"begotten" and Bible translation
We believe in one Lord, Jesus Christ,I was taught in theology classes that Jesus Christ the Son was "begotten of God the Father." I may have even been taught that he is eternally begotten. Now that I am older and have been translating the Bible for many years, I pay more attention to some words. One of them is the word "begotten." It's an older English word, not in current usage, except among theologians and some church people. My dictionary gives its primary meaning as "to father, sire." I recall the long genealogies in the Bible where Abraham begat Isaac, Isaac begat Jacob, etc.
the only Son of God,
eternally begotten of the Father,
God from God, light from light,
true God from true God,
begotten, not made,
of one Being with the Father
I'm not qualified enough to question those who hammered out the Nicene Creed, but I do want to question whether or not it is accurate to translate with the word "begotten" or "begat" anywhere in the Bible where it refers to the relationship between God and Jesus. (Don't worry, orthodox readers of this blog; I'm not questioning some important theology; I'm questioning how to word in current English parts of the Bible that might refer to the concept of God the Father "begetting" the Son.)
I memorized John 3:16 from the KJV as a child:
For God so loved the world that he gave his only Son, so that everyone who believes in him may not perish but may have eternal life.But many biblical scholars in more recent years now believe that "begotten" is not the best translation for John 3:16. Greek ton huion ton monogene of that verse refers to the "unique son" or "the one and only (unique) son". The word "begotten" seems to have gotten (not begotten!) into some translations of this verse due to confusion between two similar Greek verbs ginomai meaning 'to coming into being, to happen' and gennaw meaning 'to become the parent of someone, to bear.' There are words in the Greek New Testament which have inflected spellings of these two infinitives which are nearly identical and it is easy to confuse the two. My understanding is that a key to differentiating them is that words having to do with "begetting" (that is, fathering or parenting) will have the letter n twice while words derived from ginomai will have only one n. Michael Marlow suggests that use of "unique" rather than "begotten" as a translation of monogenes is theologically motivated. I would suggest, rather, that it is linguistically motivated, that is, based on which of the two Greek verbs a verb in any particular biblical context is derived. I personally believe that the Son is "begotten" (in some important theological sense) by the Father. But when I am translating I want to be sure that any particular passage actually says that in Greek before I use the English word "begotten", "begat", or some current equivalent.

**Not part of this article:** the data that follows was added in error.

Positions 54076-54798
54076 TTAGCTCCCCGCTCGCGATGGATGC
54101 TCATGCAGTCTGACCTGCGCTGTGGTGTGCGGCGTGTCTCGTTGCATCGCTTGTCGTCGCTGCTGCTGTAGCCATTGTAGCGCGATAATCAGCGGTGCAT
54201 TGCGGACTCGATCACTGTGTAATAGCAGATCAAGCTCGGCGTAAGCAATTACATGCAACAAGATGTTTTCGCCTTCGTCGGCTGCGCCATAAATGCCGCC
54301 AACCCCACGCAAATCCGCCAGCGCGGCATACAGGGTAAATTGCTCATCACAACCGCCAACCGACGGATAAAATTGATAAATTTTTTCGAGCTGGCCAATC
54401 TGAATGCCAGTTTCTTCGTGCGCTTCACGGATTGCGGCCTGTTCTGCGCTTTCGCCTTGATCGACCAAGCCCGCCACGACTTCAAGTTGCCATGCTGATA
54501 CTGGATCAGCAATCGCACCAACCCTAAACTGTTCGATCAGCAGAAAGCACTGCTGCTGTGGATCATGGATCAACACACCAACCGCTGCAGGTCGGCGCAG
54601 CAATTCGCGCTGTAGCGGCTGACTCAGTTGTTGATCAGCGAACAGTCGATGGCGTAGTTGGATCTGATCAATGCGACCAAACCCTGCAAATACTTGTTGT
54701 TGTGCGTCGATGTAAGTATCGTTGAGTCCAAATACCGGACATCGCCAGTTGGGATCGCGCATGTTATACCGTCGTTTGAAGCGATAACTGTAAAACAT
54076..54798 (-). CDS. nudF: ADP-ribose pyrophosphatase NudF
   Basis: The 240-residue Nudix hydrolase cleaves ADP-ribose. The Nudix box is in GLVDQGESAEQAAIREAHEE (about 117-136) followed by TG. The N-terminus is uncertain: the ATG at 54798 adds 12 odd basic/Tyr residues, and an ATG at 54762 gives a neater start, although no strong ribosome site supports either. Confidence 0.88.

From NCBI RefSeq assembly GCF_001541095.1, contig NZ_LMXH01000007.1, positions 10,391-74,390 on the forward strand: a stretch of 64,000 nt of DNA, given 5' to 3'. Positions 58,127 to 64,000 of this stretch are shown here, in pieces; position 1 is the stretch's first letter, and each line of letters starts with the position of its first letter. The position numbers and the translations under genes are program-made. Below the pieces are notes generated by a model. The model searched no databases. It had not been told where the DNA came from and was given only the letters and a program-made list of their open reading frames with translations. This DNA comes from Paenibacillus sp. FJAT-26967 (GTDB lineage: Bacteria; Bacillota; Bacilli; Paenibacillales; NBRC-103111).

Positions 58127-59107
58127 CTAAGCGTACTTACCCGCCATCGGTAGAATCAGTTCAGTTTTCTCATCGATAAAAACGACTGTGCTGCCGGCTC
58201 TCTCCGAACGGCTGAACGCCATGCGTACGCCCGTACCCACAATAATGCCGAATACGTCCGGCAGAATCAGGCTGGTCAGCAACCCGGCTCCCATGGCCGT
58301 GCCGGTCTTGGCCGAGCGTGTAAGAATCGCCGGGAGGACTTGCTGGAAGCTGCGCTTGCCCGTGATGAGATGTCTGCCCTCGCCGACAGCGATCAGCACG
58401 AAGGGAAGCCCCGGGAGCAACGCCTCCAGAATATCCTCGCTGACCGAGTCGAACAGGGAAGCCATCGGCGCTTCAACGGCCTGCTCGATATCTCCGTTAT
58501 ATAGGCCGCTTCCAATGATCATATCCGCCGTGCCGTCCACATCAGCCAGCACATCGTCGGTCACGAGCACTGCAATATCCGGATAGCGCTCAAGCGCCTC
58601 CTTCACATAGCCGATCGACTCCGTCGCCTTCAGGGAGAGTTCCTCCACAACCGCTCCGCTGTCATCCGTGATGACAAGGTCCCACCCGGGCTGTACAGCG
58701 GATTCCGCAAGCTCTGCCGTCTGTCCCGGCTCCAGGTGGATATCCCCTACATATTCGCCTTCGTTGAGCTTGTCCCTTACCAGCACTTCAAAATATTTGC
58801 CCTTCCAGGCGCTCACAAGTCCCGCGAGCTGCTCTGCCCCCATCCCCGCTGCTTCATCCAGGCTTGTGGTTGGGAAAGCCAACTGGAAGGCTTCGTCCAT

I have quickly skimmed my memory bank and the Bible and I suggest that there may not be as clear statements in the Bible that God "begat" Jesus as the Nicene Creed states. Yes, Psalm 2:7 refers to a father "begetting" his son, and that psalm is applied messianically to Jesus in Hebrews 1:5 and 5:5. But I'm not sure that every aspect of physical "begetting" of a son by a father is intended to be taught by the author of Hebrews who quoted from Psalm 2. I suspect that the focus of the Hebrews quotations are on the relationship between God the Father and the Son, not on the precise details of "begetting."
I don't know what it means in the Nicene Creed that Jesus Christ is "eternally begotten of the Father". It would help me if I heard that statement translated to contemporary English. Perhaps it simply means that there is an eternal Father-Son relationship. Surely it does not mean that that the Father is eternally begetting (that is causing to be born) the son.
I realize that this post is of a different nature than many others we have had on this blog. But I hope that the main point, that we should use currently understood English words to translate biblical concepts, comes through clearly. I think that theology can sometimes inform the Bible translation process. But I believe strongly that theology should not determine how we translate. Instead, we need to translate what the biblical texts actually say (and what they mean by what they say), not what we interpret them to say based on various systematic theologies.